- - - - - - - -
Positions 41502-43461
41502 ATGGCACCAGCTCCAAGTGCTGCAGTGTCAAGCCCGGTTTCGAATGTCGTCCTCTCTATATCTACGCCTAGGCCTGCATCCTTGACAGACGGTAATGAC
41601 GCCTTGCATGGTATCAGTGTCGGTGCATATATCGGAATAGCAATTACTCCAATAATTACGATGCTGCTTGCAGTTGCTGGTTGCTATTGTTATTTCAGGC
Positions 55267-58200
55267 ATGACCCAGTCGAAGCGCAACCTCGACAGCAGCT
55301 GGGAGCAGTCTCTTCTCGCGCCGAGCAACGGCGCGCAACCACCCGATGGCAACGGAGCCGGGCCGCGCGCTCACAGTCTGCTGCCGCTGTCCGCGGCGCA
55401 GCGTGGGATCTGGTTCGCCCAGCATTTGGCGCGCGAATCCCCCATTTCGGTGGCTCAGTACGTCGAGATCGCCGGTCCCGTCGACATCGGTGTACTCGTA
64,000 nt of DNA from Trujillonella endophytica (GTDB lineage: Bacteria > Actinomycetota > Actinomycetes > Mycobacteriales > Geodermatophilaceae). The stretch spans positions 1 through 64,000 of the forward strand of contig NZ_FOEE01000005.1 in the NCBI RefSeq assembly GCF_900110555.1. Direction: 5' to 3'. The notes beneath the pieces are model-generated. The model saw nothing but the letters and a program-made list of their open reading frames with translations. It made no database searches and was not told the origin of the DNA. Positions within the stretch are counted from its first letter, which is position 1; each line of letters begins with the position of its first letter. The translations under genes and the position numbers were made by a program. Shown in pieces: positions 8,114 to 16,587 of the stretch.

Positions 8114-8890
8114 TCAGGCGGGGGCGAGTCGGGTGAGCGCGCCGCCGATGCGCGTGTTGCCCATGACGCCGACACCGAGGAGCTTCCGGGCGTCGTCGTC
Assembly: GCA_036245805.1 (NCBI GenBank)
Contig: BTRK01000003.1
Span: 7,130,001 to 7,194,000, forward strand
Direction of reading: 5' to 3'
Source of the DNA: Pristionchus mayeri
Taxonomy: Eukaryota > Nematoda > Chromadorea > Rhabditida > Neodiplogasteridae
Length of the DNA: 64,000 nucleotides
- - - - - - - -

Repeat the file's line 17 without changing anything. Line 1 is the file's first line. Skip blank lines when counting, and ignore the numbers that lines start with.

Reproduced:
Length of the DNA: 64,000 nucleotides